Get urgent help in a mental health crisis
A mental health crisis often means that you no longer feel able to cope or be in control of your situation.
It often involves a sudden worsening of your symptoms. You may feel great emotional distress or anxiety, feel you can't cope with day-to-day life, think about suicide or self-harm, or experience hallucinations and hearing voices.
Below are some suggestions for what you can do if you are experiencing a mental health crisis. The option you choose will depend on how severe your symptoms are and if you can wait a short amount of time to get help or if you need help immediately, so please have a read of the options and decide which one is best for you.
Book an emergency GP appointment
Contact your GP practice and ask for an emergency appointment. Your practice should be able to offer you an appointment with the first available doctor if you are in a crisis.
Call a helpline
Samaritans operates a free-to-call service 24 hours a day, 365 days a year, if you want to talk to someone in confidence. Call them on 116 123 or email email@example.com
Alternatively, you can call the PAPYRUS HOPELine UK (under 35s) on 0800 068 41 41 (9am-10pm weekdays and 2pm-10pm on weekends), or the CALM Helpline (for men) on 0800 58 58 58 (from 5pm to midnight every day).
Contact NHS 111
You can call NHS 111 24 hours a day, 365 days a year if you or someone you know requires urgent mental health care, but it is not life-threatening. For example:
If you have an existing mental health problem and your symptoms get worse
If you experience a mental health problem for the first time
If someone has self-harmed but it does not appear to be life-threatening, or is talking about wanting to self-harm
Contact your local urgent mental health service
Guidance for adults age 18 and over
If you feel you are experiencing a mental health crisis, you can contact your local urgent mental health service for emergency and urgent support 24 hours a day, seven days a week, 365 days a year. Use the contact numbers below to speak to your local team:
If you are already receiving care from one of our other community mental health teams, such as home treatment, recovery team or early intervention team, please contact them directly.
If it's outside of the team's usual working hours and you don't feel you can wait until the next day to speak to someone, you can contact your local assessment team/ crisis resolution home treatment team. Contact details should be included in your safety/crisis plan or you can speak to the teams above who can direct you as appropriate.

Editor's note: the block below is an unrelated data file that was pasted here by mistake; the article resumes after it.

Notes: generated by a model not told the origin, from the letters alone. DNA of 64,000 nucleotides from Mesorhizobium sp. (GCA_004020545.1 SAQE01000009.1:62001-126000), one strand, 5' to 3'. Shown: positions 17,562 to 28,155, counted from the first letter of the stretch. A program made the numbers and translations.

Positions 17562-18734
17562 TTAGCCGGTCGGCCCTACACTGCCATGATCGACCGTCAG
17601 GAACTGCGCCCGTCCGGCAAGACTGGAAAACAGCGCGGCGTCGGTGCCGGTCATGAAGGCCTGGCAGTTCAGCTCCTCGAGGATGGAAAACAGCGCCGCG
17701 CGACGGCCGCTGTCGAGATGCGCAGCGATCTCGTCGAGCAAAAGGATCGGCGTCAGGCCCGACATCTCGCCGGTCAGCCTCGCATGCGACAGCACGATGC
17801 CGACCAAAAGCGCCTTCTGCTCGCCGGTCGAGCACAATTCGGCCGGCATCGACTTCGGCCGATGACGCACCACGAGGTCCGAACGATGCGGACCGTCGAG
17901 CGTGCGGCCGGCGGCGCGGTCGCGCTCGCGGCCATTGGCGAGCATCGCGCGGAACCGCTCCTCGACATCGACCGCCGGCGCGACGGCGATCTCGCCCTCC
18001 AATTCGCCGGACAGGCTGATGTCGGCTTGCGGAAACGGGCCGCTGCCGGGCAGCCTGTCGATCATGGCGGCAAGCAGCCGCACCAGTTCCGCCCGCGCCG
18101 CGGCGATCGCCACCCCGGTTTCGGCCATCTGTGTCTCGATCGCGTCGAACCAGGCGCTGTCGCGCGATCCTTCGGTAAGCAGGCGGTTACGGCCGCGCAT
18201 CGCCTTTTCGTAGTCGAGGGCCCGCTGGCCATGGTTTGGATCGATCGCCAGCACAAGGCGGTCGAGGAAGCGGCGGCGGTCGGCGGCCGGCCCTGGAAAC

Guidance for children and young people up to age 18
Children and young people who are experiencing a mental health crisis can contact our Child and Adolescent Mental Health Services (CAMHS) Response Team. The team is available 9am to 9pm seven days a week, covering Halton, Knowsley, St Helens and Warrington.
If you need urgent support or advice you can call the team on 01744 627 618. If nobody is available straight away, please leave us a message and a member of our team will call you back as soon as they can.
If you are experiencing a mental health emergency after 9pm and need immediate help, please visit your nearest accident and emergency department (see below 'visit A&E or call 999' section for further guidance).
Visit A&E or call 999
A mental health emergency should be taken as seriously as a medical emergency. Call 999 if you or someone you know experiences a life-threatening medical or mental health emergency.
You can go to accident and emergency (A&E) directly if you need immediate help and are worried about your safety, for example if you are close to acting on suicidal thoughts or have seriously harmed yourself.
Once at A&E, the team will tend to your immediate physical and mental health needs. The local A&E departments at Warrington Hospital, Whiston Hospital and Royal Albert Edward Infirmary each have a mental health liaison team who will work with A&E staff to ensure your mental health needs are supported while you're in hospital.
The team in charge of your care will assess you, decide on the best course of care, and whether you can go home or need to stay in hospital.